Figure 6.  Model 2: System (1)-(6) with Th1 cell but without Treg cell regulation. The initial conditions are $B(0)=100$, $M_r(0)=\alpha_{M_r}/\mu_{M_r}$ and $M_i(0)=M_a(0)=T_1(0)= T_r(0)=0$. We set $\alpha_{T_1}=5.2\times10^{-2} \ \text{day}^{-1}$, $\alpha_{T_r}=\beta_{T_r}=0 \ \text{day}^{-1}$ and the other parameters from Table 3. Without regulation from Treg cells, the population of bacteria, macrophages, and Th1 cells oscillates continuously

Figure 7.  The effect of Treg cell regulation in Model 3.A) The change in the average of the OI with respect to the increases of $\alpha_{T_r}$, the $T_r$ activation rate by $M_a$ and $\beta_{T_r}$, the $T_r$ activation rate by $T_1$; B) The change in the average of the maximum concentration of bacteria with respect to increases of $\alpha_{T_r}$ and $\beta_{T_r}$. Each dot represents an average of the simulations with 500 sets of randomly selected parameters from the ranges listed in Table 3. For each simulation, the initial conditions are $B(0)=100$, $M_r(0)=\alpha_{M_r}/\mu_{M_r}$ and $M_i(0)=M_a(0)=T_1(0)= T_r(0)=0$. As $\alpha_{T_r}$ and $\beta_{T_r}$ increase, the oscillation of bacteria becomes smaller, while the maximum value of bacteria decreases first and then increases

Figure 8.  Model 3: System (1)-(6) with Th1 cell control and low level of Treg cell regulation. The initial conditions are $B(0)=100$, $M_r(0)=\alpha_{M_r}/\mu_{M_r}$ and $M_i(0)=M_a(0)=T_1(0)= T_r(0)=0$. We set $\alpha_{T_1}=5.2\times10^{-2} \ \text{day}^{-1}$, $\alpha_{T_r}=\beta_{T_r}=0.1 \ \text{day}^{-1}$ and the other parameters from Table 3. With Treg cell regulation, the number of bacteria remains stable after a few cycles of oscillation

Figure 9.  Model 4: System (1)-(6) with Th1 cell control and strong level of Treg cell regulation.The initial conditions are $B(0)=100$, $M_r(0)=\alpha_{M_r}/\mu_{M_r}$ and $M_i(0)=M_a(0)=T_1(0)= T_r(0)=0$. We set $\alpha_{T_1}=5.2\times10^{-2} \ \text{day}^{-1}$, $\alpha_{T_r}=\beta_{T_r}=1 \ \text{day}^{-1}$, $\beta_{M_r}=0.01 \ \text{day}^{-1}$ and the other parameters from Table 3. Strong Treg cell regulation causes sharp reductions of macrophages and Th1 cells, thus, the number of bacteria rapidly increases

Figure 10.  The effect of enhaced macrophage recruitment in Model 4.A) The change of the average of the OI with respect to the increase of $\beta_{M_r}$; B) The change of the average of the maximum concentration of bacteria with respect to increase of $\beta_{M_r}$, the $M_r$ recruitment rate by $M_a$ and $M_i$; the insert shows the change of the average of the maximum concentration of bacteria when $\beta_{M_r}>0.2$. Each dot represents an average of the simulations with 500 sets of randomly selected parameters from the ranges listed in Table 3. For each simulation, We set $\alpha_{T_r}=\beta_{T_r}=1 \ \text{day}^{-1}$ and the initial conditions are $B(0)=100$, $M_r(0)=\alpha_{M_r}/\mu_{M_r}$ and $M_i(0)=M_a(0)=T_1(0)= T_r(0)=0$. C-D) The simulation results of $B$ with two different values of $\beta_{M_r}$. We set the initial conditions as in (A-B), $\alpha_{T_r}=\beta_{T_r}= 1 \ \text{day}^{-1}$ and the other parameters are listed in Table 3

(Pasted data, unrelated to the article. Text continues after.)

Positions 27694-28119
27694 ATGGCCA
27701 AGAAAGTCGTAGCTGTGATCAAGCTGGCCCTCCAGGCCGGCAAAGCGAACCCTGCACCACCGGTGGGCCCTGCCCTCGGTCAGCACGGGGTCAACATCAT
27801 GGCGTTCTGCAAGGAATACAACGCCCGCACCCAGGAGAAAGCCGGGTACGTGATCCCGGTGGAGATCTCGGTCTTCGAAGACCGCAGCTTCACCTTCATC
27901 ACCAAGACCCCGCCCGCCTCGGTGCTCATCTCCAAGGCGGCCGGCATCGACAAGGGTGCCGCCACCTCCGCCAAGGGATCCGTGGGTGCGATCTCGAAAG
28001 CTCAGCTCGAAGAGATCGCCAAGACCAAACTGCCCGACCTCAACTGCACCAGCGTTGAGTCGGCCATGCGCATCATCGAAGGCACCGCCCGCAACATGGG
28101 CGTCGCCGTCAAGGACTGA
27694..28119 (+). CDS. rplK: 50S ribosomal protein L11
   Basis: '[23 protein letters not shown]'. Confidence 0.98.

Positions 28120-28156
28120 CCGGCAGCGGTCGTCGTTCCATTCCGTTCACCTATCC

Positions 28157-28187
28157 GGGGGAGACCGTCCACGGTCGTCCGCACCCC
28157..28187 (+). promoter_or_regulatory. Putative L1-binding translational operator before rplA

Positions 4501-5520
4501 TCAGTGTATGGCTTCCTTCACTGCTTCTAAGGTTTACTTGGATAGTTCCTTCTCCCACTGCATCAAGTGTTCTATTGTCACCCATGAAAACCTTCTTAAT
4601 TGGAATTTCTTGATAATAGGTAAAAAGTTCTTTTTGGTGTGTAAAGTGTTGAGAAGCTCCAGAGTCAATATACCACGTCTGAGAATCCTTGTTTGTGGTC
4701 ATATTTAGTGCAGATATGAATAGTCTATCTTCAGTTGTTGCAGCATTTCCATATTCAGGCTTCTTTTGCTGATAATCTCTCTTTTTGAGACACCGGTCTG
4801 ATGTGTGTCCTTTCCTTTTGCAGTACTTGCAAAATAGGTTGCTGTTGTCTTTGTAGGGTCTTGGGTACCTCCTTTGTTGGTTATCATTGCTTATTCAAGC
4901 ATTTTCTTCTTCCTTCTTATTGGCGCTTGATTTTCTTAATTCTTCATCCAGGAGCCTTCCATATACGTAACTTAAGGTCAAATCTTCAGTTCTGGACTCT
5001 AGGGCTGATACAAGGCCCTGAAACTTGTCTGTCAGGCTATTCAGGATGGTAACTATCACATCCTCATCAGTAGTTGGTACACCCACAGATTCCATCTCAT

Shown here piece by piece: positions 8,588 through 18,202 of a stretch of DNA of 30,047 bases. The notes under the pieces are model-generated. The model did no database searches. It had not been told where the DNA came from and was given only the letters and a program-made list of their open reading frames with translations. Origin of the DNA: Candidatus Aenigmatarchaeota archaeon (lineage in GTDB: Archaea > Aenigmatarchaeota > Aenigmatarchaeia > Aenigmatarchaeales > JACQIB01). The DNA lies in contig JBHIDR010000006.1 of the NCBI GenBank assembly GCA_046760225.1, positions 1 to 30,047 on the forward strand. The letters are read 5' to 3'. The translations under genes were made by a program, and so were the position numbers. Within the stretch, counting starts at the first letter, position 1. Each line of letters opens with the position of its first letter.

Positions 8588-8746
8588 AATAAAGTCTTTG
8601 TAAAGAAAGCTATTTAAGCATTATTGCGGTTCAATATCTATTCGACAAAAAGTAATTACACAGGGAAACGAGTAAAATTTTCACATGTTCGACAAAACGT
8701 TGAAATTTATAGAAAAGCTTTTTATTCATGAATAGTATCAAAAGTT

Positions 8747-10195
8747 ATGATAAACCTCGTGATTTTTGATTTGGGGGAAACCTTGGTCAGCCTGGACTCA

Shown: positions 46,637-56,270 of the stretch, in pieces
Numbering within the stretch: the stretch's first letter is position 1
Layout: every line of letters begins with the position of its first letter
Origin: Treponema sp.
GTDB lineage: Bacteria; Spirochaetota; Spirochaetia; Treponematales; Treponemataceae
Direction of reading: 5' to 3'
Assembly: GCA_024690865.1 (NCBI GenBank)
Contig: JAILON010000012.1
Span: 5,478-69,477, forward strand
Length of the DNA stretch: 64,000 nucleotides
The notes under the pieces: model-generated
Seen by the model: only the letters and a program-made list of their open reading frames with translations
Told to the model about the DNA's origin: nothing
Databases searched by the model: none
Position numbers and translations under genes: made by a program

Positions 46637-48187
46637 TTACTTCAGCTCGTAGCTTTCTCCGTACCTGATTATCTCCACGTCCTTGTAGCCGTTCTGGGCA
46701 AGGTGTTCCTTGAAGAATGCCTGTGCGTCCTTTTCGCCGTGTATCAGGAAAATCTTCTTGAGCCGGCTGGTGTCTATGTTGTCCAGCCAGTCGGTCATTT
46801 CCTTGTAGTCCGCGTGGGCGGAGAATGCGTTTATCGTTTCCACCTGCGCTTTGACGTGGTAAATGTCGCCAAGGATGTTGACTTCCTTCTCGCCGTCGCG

Table 1.  The definitions of the parameters used in the equations (1)-(6)

 Parameter Definition $\alpha_{M_r}$ $M_r$ source $\alpha_B$ Bacteria growth rate $\alpha_{T_1}$ $T_1$ activation rate by $M_i$ and $M_a$ $\alpha_{T_r}$ $T_r$ activation rate by $M_a$ $\beta_{M_r}$ $M_r$ recruitment by $M_i$ and $M_a$ $\beta_{T_r}$ $T_r$ activation rate by $T_1$ $k_{MB}$ Infection rate $k_{MT}$ $T_1$ immunity rate $k_{BM}$ Death rate of bacteria by $M_r$ and $M_a$ $\gamma_r$ Deactivation rate of macrophage $\gamma_a$ Activation rate of macrophage $\gamma_i$ Bursting rate of $M_i$ $\mu_{M_r}$ Death rate of $M_r$ $\mu_{M_i}$ Death rate of $M_i$ $\mu_{M_a}$ Death rate of $M_a$ $\mu_{T_1}$ Death rate of $T_1$ $\mu_{T_r}$ Death rate of $T_r$ $\omega_1$ Ratio in $M_r$ recruitment $\omega_2$ Ratio in bacteria killing $\omega_3$ Ratio in $T_1$ activation $K_B$ Half-saturation constant for $B$ in infection $Q_B$ Half-saturation constant for $B$ in macrophage activation $K_1$ Half-saturation constant for $T_1$ in immunity $K_r$ Half-saturation constant for $T_r$ in inhibition $Q_r$ Half-saturation constant for $T_r$ in macrophage deactivation $Q_1$ Half-saturation constant for $T_1$ in macrophage activation $N$ Estimated number of bacteria per macrophage $\bar{N}$ Number of bacteria releasing from macrophage by Th1 cell immunity